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How Did He Do That?

(This page is for programmers)


Occasionally I get asked how I implemented some interesting program feature in code, since they may want to do something similar. Very often, the seed idea for what I do comes from other similar programs, programming newsgroups, tech e-mails, reference books, or non-related software I've written before. Since I've so often been helped by others, I've added this web page for those programmers who may want to implement some of the things they find useful in PicViewPlus.

All the code that follows is in Microsoft Visual Basic .NET. It should be easily convertable to C#.


The Windows XP "Look" of Controls

By default, applications built with the .NET architecture have the standard, if somewhat drab appearing, set of controls used in years past. In contrast, Microsoft written .NET applications for Windows XP often sport an "XP Themes" look to them. Unfortunately, there is no easy way to get this new look in your controls when using Microsoft's Visual Studio environment.

But with a little effort, there is a way to do it. John Robbins discusses it in his posting on his website. Unfortunately, it omits some key information. Karl Moore admits he spent quite a while trying to get this feature to work. See his article also. Karl give a whole series of steps. Unfortunately, his directions are over-complicated and some steps simply don't make sense.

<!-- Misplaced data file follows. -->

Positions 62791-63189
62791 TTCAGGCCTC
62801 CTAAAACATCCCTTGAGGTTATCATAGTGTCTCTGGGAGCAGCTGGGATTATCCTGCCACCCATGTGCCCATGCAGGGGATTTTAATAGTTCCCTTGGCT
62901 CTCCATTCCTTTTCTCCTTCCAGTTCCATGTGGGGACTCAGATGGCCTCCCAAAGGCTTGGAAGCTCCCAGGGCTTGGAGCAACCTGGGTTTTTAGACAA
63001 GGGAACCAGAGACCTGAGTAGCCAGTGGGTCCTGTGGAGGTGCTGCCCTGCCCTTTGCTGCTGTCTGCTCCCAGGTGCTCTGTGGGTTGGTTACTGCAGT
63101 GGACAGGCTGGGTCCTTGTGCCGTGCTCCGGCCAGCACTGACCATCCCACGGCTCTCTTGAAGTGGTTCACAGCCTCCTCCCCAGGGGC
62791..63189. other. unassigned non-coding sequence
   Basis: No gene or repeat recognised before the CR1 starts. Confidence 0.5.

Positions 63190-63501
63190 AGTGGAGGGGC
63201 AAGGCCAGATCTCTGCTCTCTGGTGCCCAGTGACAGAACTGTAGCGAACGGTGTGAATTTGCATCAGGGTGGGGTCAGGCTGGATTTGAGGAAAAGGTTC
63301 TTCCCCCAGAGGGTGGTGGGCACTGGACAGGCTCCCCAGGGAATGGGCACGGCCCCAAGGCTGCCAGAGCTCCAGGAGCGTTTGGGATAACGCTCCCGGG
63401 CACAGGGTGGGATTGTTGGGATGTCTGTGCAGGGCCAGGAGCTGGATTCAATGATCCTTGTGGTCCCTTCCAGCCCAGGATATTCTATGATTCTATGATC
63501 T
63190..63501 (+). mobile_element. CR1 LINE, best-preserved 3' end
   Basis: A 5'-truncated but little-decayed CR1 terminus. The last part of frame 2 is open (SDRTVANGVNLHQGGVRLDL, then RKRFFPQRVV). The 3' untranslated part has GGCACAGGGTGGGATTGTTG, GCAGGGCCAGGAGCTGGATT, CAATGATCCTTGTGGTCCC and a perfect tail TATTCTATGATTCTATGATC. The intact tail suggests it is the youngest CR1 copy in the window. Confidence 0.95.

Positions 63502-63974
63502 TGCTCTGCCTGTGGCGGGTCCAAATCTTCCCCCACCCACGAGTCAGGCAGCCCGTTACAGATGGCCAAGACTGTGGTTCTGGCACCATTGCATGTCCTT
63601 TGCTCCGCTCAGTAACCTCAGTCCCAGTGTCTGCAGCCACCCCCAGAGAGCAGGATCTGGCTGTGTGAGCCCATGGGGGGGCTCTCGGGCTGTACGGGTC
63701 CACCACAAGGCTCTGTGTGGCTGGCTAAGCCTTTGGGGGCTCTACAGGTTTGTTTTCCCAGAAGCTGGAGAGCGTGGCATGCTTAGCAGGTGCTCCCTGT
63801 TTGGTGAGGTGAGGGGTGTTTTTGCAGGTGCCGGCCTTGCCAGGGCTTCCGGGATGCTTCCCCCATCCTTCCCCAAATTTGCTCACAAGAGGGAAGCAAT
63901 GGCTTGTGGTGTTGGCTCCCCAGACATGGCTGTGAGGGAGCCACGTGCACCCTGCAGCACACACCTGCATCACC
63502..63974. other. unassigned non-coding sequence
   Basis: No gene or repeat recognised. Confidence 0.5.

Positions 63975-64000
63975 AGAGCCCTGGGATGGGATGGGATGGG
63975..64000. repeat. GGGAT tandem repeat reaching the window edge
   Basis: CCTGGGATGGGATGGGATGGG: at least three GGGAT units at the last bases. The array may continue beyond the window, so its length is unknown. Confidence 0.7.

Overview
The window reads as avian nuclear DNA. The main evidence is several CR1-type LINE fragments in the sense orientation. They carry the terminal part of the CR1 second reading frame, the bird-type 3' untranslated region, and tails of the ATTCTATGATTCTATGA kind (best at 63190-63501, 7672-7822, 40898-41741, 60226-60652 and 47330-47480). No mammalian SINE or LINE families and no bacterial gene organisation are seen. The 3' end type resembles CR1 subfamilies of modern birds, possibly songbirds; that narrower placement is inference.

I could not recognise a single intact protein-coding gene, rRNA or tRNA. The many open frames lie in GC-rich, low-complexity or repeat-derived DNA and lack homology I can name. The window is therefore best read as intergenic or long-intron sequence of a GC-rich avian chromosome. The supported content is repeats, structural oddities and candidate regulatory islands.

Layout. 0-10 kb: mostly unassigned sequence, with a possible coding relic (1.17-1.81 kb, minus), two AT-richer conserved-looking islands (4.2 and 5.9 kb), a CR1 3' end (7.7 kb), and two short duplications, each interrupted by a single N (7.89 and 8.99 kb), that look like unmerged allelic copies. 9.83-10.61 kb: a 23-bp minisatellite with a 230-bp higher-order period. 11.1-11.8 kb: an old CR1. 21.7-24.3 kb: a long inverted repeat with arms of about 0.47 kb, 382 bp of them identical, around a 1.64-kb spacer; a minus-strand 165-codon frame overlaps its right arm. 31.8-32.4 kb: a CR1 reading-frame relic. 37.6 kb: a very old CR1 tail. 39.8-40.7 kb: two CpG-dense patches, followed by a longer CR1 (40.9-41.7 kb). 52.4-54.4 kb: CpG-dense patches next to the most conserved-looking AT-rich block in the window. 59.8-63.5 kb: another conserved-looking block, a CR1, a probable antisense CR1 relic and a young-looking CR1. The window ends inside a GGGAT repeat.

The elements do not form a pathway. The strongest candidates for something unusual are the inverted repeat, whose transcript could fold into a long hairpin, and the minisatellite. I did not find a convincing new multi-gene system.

So, after reviewing both writeups, and trying it myself, this is what you have to do.

  1. Karl is right on when he says the first step is, where possible, to set the FlatStyle property of your controls to System. This is important. (Strangely, John omits this step)

  2. Both Karl and John agree you need a manifest file. It is an XML file and should be placed in your application's Bin directory, where your Exe file resides. But both Karl and John give different and incorrect naming advice. If your program name is MyProg, your Exe would be MyProg.Exe, and the manifest file should be named MyProg.Exe.manifest.

In design mode, your controls will look no different from before. They will only have the new XP look when you run your program.

Use the following text in your manifest file, replacing MyProg and MyProg Description with the name and description of your application. It doesn't seem to make any difference what the version is.

<?xml version="1.0" encoding="UTF-8" standalone="yes"?>
<assembly xmlns="urn:schemas-microsoft-com:asm.v1" manifestVersion="1.0">
<assemblyIdentity 
    version="1.0.0.0" 
    processorArchitecture="X86" 
    name="MyProg"
    type="win32" 
/>
<description>MyProg Description</description>
<dependency> 
    <dependentAssembly> 
        <assemblyIdentity 
            type="win32" 
            name="Microsoft.Windows.Common-Controls" 
            version="6.0.0.0" 
            processorArchitecture="X86" 
            publicKeyToken="6595b64144ccf1df" 
            language="*" 
        /> 
    </dependentAssembly> 
</dependency> 
</assembly>


Selecting a Rectangular Area

The ability to zoom into an arbitrary rectangular area is really handy, especially when you can dynamically show this rectangle as the user creates it with the mouse. The first step is to create a MouseDown event for the picture box control, as this event defines a vertex of the selection rectangle: